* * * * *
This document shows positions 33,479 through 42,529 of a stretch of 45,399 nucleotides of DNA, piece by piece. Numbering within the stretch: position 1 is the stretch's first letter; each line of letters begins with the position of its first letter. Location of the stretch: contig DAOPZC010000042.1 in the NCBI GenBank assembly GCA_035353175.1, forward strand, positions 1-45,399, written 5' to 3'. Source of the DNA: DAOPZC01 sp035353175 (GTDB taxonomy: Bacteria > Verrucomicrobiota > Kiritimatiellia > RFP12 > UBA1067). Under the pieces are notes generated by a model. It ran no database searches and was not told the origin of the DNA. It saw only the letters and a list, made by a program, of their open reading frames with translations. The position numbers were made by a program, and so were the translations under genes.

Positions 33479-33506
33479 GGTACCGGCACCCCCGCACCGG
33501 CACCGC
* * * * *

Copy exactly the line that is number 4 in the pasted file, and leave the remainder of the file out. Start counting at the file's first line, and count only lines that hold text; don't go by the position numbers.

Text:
33501 CACCGC